The combination of users choosing cookie-blocking browsers and opting out of tracking has led to 70% of the internet being invisible to adtech. The result is a vast addressability problem in the open marketplace (OMP), which has put publisher revenues and advertiser reach in freefall.
Innovative publishers address this head-on by building direct-sold businesses, finding privacy-forward solutions to monetize 100% of their audiences and building deeper and long-term relationships with advertisers.
Addressing the entire web
The advertising industry is starting to realize that while the OMP completely changed the way media owners and advertisers collaborated, becoming the “path to least resistance” for both buyers and sellers, it is now creating more resistance.
For publishers, it’s the adtech tax and data leakage that occurs in the OMP. In addition, it’s damaging to the user experience that premium publishers pride themselves on, as they cannot guarantee that their users get relevant ads.
Direct-sold offers both parties the best possible solution to OMP woes. Premium publishers have first-party data sets, which are built on authenticated, contextual, declared, and behavioral data, that can be leveraged by advertisers to reach the unreachable 70% of online audiences.
Premium publishers have strong relationships with their users that have been built on trust. This enables them to tell compelling stories about their audiences – through the first-party data they’ve collected from those users – and provide the insights that advertisers are looking for. Because of the source of the data, publishers are able to be transparent about how their audience segments have been built, and provide real evidence of how connecting with these audiences can help advertisers achieve their objectives.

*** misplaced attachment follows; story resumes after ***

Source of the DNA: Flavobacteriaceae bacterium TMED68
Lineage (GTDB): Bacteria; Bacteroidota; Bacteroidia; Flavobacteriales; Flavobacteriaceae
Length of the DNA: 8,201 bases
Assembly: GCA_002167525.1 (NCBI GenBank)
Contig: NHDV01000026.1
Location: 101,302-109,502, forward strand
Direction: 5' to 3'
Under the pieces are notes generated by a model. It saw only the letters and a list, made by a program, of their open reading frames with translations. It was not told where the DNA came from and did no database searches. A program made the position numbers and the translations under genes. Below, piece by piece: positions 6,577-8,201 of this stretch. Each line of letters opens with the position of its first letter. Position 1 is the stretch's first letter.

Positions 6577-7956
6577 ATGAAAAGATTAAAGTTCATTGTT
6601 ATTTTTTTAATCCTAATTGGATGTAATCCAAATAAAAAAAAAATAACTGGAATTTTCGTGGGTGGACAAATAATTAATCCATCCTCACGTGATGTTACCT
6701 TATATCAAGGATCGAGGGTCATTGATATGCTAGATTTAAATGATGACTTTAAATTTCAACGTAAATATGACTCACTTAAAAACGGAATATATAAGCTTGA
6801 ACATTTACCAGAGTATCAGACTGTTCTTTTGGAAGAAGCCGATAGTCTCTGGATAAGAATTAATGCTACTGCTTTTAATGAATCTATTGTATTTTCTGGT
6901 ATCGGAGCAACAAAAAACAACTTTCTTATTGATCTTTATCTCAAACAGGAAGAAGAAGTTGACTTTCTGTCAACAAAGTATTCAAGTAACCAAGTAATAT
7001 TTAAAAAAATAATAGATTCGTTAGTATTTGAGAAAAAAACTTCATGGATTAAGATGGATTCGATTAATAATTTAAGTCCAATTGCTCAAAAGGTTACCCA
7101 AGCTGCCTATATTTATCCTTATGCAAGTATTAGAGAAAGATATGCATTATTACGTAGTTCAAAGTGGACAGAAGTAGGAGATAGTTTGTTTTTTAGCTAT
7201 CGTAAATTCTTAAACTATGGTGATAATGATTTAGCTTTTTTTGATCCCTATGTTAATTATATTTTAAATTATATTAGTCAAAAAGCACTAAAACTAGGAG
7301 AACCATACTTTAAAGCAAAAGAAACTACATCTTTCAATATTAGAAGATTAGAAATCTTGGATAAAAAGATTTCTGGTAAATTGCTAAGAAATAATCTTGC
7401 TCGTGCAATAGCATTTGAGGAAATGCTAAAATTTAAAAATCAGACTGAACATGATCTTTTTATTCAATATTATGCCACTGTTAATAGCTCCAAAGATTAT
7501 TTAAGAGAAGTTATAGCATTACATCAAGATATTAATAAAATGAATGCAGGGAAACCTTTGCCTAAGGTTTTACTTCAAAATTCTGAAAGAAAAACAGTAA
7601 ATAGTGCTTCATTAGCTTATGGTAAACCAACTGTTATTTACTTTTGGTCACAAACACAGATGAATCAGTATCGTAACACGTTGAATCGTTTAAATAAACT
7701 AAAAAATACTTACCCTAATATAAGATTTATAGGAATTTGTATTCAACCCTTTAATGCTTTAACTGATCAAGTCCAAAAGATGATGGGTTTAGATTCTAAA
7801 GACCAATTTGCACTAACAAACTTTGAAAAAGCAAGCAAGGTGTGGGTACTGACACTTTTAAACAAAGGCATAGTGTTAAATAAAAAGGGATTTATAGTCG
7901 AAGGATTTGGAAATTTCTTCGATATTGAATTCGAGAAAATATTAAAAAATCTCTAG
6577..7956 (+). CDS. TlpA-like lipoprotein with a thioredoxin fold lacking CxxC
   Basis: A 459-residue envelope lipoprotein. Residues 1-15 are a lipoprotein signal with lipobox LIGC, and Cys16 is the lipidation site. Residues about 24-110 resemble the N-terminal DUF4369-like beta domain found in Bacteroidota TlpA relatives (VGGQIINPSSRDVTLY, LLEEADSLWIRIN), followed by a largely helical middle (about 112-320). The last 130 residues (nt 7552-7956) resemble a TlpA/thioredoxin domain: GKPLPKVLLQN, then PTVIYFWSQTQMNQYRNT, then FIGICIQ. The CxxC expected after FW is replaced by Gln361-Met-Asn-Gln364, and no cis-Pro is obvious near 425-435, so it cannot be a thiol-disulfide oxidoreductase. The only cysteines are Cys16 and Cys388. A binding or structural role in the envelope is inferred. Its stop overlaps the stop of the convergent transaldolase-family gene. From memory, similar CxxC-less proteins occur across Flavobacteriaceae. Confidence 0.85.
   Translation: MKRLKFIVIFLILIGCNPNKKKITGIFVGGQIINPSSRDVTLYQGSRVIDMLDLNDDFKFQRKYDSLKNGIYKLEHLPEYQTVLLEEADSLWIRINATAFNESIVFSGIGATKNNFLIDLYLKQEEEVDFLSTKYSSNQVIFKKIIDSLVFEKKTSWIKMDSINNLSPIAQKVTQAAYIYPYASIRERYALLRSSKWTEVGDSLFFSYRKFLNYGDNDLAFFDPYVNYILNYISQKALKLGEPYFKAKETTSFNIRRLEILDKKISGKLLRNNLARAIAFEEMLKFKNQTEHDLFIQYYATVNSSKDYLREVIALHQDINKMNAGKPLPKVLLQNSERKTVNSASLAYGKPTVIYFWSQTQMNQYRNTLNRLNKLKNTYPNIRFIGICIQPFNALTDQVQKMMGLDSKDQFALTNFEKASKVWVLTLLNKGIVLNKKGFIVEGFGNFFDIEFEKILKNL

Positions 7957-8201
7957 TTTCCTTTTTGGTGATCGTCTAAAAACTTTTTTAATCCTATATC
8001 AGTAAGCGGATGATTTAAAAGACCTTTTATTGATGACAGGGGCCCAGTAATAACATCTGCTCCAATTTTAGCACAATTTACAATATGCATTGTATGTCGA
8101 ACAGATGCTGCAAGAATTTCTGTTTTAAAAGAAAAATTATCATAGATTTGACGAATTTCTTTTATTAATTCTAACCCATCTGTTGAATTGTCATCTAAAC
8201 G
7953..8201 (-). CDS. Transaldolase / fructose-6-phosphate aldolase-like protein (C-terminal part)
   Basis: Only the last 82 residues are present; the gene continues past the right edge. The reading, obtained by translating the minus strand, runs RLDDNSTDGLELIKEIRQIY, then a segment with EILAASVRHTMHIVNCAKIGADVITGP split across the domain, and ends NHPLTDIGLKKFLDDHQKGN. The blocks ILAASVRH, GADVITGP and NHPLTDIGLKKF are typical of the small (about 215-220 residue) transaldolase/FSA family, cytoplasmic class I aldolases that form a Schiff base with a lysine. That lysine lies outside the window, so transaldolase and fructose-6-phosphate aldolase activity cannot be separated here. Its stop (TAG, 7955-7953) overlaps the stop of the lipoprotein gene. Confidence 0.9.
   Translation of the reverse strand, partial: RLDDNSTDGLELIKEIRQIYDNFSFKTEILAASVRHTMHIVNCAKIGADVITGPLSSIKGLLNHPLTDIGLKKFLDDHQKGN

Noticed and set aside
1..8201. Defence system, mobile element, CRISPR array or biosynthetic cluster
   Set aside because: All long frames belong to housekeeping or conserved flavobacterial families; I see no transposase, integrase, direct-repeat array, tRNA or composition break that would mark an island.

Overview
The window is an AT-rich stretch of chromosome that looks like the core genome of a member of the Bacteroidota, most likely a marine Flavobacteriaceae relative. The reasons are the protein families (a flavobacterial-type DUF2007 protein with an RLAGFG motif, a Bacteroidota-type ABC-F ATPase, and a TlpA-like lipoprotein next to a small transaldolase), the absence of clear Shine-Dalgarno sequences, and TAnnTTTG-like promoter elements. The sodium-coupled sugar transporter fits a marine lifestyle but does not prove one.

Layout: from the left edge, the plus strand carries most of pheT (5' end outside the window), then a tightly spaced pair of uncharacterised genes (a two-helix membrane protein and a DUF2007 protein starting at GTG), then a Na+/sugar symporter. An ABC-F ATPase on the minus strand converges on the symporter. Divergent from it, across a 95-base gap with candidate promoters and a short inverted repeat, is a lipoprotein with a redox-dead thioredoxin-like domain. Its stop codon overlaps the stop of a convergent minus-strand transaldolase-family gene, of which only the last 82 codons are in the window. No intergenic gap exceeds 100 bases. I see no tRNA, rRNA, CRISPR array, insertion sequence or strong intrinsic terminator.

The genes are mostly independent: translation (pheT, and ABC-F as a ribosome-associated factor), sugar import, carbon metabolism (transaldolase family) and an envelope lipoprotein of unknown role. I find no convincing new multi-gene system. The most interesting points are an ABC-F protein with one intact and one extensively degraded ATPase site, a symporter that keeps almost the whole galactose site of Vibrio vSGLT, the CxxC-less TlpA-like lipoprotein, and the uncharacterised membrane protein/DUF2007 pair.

Identifying the opportunity
The need to return to more of a direct-sold approach has already been identified by some advertisers, with a growing trend beginning to flourish at the backend of 2022, when publishers saw a 25% drop in OMP revenue and a 37% increase in direct-sold audience revenue, growing to 55% in the first quarter of 2023.
This trend is none more evident than in the US (the largest programmatic market in the world) where there is a clear shift in focus from the OMP toward direct relationships. In fact, according to eMarketer, direct-sold ads will represent 75% of the total programmatic digital display ad market by 2024, with OMP only accounting for 8.5%.
Publishers, having realized that the industry’s direction of travel means that the OMP is largely ineffective, have been driving forward with adjustments to their strategies, particularly when it comes to the use of first-party data. Gumtree, for example, where the use of first-party data in direct deals has led to a 36% increase in click-through rates in the first quarter of the year.
Meanwhile, Trusted Media Brands (TMB) – which is home to titles including Reader’s Digest, FailArmy, The Pet Collective, and People Are Awesome – has reached a stage where the vast majority of its direct-sold campaigns (94%) are using first-party data.
Beneficial for all
Ultimately, the best way for publishers to maximize their revenues is to realize the addressability issue is a very real problem today and for publisher CROs and brands to recognize that the OMP can no longer deliver the effectiveness that it used to.
The answer to the OMP’s shortcomings, and the need for addressability, lies in direct-sold deals and the first-party data that publishers hold to power those deals.
Direct deals open up audiences for advertisers, ensure transparency and control, and guarantee access to the premium inventory they can’t find in the OMP. It’s up to publishers to show advertisers the access and insights they can get into audiences that will provide them with the ability to accurately target users and achieve the outcomes they are looking for.
The direct-sold strategy means publishers can grow their revenues, users get to see only the ads that are most relevant to them, and advertisers get the most out of their budgets.